The Republic of Georgia has been much in the news of late, subjected to no end of mischievous and often criminal actions at the hands of the Russian oligarchs (thanks, capitalism, ya bastid!), so most people's cognizance of the locale is restricted to oppression, turpitude, and intrigue, but there's so much more there when one is willing to investigate matters. Intangible Pearls by Zedashe in fact rescues some ancient gems that were almost vanquished from the culture during the Communist era, artifacts just now unearthed and re-presented for the musicologist's and aficionado's appreciations. Perhaps the most striking aspect of the whole repertoire here is how closely the folk and Christian Liturgical elements work in tandem throughout the disc. But there's a good deal more than even that. This region is very old, able to trace back 8,000 years of history, and this takes us into and well beyond the ancient Khazarian empire, now mysteriously erased from history but a large and powerful nation in its time, boasting a fascinating nexus point and focus of empyrean dreams for Rome, the Turks (even though the Khazars were basically Turkic nomads anyway), and others. In other words, the Georgians have the sort of depth of culture that America and Europe can only wistfully dream of.
Listening to the selections here, one can quite easily discern strains of Gregorian chant, Arabic refrains, Hassid elements, Sufist inflections, and other exotica. What Les Voix Bulgares started, Zedashe stuffs back into the time machine, setting the dial even farther afield. Remember the eerie scenes of that Russian church in the movie The Keep? Well, some of this will put you in mind of that, the film's Tangerine Dream soundtrack to the side, with its earthily cosmic interpolations. It will also dredge from memory the work of Popul Vuh and their adaptations of Mayan and other musics and cultures. In fact, listen to Elesa and try to tell me Christian Vander and Magma weren't under the spell of such compelling work. Ya won't get far on that one, trust me. You'll even find the germ-seeds of Tuva throat-singing—not the form as such but its antecedents and influences, Chakrulo a great example.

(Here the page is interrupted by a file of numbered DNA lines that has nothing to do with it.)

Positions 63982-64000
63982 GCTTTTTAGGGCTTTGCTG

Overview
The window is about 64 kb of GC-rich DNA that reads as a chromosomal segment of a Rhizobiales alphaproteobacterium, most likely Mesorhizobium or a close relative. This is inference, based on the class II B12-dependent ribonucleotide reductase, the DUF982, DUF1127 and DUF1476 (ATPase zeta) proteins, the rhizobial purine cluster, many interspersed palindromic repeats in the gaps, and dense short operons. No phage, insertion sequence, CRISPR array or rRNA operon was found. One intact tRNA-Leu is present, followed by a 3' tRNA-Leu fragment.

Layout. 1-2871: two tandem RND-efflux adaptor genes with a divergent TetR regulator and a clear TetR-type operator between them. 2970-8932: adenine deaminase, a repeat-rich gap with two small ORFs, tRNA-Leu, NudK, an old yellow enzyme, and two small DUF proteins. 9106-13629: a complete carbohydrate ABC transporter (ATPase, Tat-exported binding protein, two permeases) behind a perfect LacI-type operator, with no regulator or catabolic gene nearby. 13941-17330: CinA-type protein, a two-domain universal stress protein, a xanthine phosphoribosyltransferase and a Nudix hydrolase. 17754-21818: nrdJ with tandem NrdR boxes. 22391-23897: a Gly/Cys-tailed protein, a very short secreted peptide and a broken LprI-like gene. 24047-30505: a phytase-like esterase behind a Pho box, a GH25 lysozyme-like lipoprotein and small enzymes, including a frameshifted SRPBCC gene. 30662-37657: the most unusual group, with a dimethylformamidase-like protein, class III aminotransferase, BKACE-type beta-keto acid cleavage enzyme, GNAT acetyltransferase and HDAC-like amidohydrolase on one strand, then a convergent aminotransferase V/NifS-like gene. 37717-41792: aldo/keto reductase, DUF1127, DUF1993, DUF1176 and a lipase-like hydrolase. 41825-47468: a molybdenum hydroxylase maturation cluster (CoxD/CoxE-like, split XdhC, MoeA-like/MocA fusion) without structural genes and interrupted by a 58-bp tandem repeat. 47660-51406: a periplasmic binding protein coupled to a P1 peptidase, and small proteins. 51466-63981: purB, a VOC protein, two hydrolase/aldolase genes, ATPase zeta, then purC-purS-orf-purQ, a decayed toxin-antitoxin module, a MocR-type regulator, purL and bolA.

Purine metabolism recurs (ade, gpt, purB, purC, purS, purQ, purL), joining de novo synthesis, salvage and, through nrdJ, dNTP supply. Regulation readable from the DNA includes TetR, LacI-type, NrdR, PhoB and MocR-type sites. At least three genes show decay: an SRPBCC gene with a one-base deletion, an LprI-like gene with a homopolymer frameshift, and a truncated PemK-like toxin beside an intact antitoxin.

Thus, if you're one of those who favors not only strictly ethnic airs but also the progressive works of Third Ear Band, Deuter, Laraaji, and others of the specialist ilk, this is very rare and beautiful material. Frankly, I favor the liturgical songs far more than the folk cuts, though I find cuts like Ierishi to be a riveting cross-blend. Both are traditions unto themselves and deserving of any serious music listener's attention, even at times standing as meditations. Seriously. Empty your thought process out while lending an ear to the devotional tracks, and you'll find yourself in a very gratifying space, may well understand that religion lost a hell of a lot when it departed from spiritual musics like this in favor of modernist fare (are ya listening, Catholics, ya idiots?). Just 'cause we've moved forward doesn't mean we've gotten better, and there's a reason we have the faculty of memory. We're supposed to remember this stuff. It's important.
Edited by: David N. Pyles
Copyright 2013, Peterborough Folk Music Society.
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